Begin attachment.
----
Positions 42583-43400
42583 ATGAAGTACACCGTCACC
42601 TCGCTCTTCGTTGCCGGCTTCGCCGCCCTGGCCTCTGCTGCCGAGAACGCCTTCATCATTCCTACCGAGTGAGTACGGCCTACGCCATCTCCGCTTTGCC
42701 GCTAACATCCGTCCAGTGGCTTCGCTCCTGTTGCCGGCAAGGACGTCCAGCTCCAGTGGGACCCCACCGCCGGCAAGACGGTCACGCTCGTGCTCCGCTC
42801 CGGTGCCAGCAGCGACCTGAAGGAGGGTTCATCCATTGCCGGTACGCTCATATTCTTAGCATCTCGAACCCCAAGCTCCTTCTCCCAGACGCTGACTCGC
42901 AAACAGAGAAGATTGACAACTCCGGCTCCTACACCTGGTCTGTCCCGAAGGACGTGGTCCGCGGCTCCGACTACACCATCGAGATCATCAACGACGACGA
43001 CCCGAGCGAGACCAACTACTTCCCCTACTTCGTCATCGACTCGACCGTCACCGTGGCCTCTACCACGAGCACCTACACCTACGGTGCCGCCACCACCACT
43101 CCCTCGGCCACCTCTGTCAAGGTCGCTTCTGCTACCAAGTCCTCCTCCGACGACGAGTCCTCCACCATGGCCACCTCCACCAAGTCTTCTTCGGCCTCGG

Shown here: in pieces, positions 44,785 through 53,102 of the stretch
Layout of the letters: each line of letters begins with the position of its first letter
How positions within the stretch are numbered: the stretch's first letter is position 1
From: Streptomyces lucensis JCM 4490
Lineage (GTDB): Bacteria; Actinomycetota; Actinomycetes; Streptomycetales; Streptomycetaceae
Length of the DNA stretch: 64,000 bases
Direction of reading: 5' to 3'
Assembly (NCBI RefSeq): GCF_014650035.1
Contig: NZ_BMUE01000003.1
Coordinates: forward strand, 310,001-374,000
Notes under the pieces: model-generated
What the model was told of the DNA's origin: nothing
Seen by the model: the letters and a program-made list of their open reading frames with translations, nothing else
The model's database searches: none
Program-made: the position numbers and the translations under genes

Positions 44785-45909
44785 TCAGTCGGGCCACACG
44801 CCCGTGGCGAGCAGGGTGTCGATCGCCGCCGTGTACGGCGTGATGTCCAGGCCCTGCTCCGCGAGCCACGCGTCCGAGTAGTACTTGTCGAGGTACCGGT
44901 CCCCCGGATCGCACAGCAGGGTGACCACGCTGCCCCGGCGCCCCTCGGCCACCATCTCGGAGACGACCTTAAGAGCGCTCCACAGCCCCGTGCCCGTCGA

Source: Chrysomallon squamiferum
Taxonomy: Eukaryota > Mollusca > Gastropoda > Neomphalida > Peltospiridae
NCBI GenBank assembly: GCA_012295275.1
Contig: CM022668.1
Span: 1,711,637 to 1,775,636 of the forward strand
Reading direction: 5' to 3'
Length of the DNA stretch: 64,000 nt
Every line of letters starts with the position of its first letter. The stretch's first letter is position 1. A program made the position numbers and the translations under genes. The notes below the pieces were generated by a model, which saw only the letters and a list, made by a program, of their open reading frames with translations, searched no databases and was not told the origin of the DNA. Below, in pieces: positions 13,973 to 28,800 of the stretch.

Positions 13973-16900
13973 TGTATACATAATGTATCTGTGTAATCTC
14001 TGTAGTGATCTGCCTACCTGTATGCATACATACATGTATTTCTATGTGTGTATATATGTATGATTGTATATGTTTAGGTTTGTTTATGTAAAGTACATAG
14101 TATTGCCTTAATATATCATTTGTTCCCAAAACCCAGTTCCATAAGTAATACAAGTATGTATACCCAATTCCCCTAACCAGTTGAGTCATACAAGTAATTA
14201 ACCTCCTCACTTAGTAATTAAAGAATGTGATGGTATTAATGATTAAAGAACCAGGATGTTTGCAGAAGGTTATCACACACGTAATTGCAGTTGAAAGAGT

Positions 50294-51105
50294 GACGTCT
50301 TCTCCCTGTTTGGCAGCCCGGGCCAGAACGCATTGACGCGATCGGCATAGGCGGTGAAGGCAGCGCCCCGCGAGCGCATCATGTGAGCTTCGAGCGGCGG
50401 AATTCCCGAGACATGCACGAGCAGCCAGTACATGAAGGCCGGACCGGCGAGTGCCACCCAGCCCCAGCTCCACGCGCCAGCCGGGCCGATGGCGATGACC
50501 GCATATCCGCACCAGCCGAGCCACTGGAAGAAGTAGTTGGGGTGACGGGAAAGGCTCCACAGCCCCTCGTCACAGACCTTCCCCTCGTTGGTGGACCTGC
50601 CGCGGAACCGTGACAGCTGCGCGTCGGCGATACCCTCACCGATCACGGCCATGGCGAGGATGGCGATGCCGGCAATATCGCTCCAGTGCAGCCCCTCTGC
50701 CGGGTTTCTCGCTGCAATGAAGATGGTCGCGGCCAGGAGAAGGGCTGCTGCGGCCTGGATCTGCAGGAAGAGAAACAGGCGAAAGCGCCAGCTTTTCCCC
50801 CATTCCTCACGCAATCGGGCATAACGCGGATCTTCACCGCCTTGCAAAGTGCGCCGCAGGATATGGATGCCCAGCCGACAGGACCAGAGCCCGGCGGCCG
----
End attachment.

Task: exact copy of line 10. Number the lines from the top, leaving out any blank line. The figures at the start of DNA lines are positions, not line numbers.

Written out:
Layout of the letters: each line of letters begins with the position of its first letter